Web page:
The Property Care Association (PCA) explores the value of rectifying moisture imbalance in buildings to help combat future pandemics
For several years, the Property Care Association (PCA) and its members have been conducting research and pursuing the development of a scientifically developed diagnostic tool, which will allow surveyors to understand, quantify and rectify moisture imbalance in buildings.
Atmospheric moisture imbalance is the result of a number of critical elements that relate to thermal envelope’s performance, air exchange, heat energy input and moisture production.
Through research and fieldwork, we have a highly detailed understanding of how to assimilate information collected from site and use it to direct measures, which will ensure that “safe” moisture balance is achieved.
This, of course, has the clear benefit of getting buildings into a safe state where mould cannot grow, and occupants are both healthier and more comfortable.
However, as the development work around our innovation and discovery continues in partnership with University College London, we are now seeing the emergence of a highly significant health advantage to maintaining an optimal level of indoor air moisture and ventilation in occupied buildings.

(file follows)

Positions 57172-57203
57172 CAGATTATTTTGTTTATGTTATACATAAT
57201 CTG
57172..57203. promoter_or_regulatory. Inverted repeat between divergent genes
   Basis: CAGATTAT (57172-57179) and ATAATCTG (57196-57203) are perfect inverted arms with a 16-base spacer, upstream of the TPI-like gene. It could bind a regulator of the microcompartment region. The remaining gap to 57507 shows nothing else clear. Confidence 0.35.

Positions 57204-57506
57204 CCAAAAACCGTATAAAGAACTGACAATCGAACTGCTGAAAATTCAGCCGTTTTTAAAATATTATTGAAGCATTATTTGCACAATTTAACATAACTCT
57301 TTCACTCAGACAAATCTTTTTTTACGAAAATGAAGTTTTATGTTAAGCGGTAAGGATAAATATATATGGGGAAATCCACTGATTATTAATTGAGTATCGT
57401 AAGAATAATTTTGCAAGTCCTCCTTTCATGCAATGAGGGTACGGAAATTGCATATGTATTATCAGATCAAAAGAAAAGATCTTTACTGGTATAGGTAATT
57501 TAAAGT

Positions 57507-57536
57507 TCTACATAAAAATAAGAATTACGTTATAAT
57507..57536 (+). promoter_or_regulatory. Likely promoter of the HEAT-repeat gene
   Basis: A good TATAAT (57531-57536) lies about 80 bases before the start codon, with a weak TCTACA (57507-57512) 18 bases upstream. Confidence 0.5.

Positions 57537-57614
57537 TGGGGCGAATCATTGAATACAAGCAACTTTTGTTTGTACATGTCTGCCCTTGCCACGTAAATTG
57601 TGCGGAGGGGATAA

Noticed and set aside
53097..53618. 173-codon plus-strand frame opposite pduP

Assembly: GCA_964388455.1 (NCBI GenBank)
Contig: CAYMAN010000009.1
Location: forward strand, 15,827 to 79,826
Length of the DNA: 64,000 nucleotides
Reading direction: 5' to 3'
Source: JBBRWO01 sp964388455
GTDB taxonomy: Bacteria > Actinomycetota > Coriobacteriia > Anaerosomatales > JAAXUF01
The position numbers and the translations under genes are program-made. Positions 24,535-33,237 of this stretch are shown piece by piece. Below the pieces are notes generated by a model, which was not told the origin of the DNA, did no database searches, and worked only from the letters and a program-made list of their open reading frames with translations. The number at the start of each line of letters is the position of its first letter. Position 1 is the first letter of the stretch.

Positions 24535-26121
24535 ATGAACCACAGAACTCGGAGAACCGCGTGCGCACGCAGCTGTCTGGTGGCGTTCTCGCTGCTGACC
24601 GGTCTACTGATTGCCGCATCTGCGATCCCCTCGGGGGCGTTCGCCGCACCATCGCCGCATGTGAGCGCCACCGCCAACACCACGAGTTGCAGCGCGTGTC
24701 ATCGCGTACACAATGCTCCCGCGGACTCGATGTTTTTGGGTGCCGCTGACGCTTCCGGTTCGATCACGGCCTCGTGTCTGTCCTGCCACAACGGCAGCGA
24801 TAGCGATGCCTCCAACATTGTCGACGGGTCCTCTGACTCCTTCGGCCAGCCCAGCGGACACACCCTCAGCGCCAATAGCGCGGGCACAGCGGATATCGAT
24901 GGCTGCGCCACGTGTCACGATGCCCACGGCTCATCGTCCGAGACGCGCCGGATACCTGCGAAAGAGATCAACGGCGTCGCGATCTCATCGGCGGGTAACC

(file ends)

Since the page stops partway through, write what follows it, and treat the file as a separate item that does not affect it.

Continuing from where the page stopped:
What is extremely interesting to the PCA and many of our members is that the same conditions that we are aiming to achieve in order to eliminate problems associated with moisture imbalance may well be same as are needed to minimise the spread of Covid-19.
The work to develop and build the hardware and software around our already proven scientific innovations is being led by our head of research, Dr Paula Lopez-Arce.
Her work continues with our academic collaborators, but now it appears the dynamic understanding of how a building can be made safe from mould growth and the effects of moisture may have other significant applications.
Ventilation and viral spread
The issue of ventilation and viral spread is already under the radar in international settings.
Scientists in Japan have already looked at the effects of ventilation on the airborne spread of viruses when someone sneezes or coughs.
This work, illustrated in the attached video, shows the dramatic improvements and associated reduction in potential exposure where good air extraction through mechanical ventilation is used.
In another article published in PBC Today, the apparent correlation between humidity and the spread of infection is also set out. The article draws on the work of Dr Stephanie Taylor of the Harvard Medical School in America.
At the PCA, our work now takes on an added dimension, as we look further into whether our diagnostic tool could be a major control mechanism and risk reduction factor in offices, hospitals and communal spaces. It may also be just as relevant in our own homes.
This is an exciting development and one we will work with alongside our academic collaborators to assess, evaluate and review in the weeks and months to come.
Property Care Association
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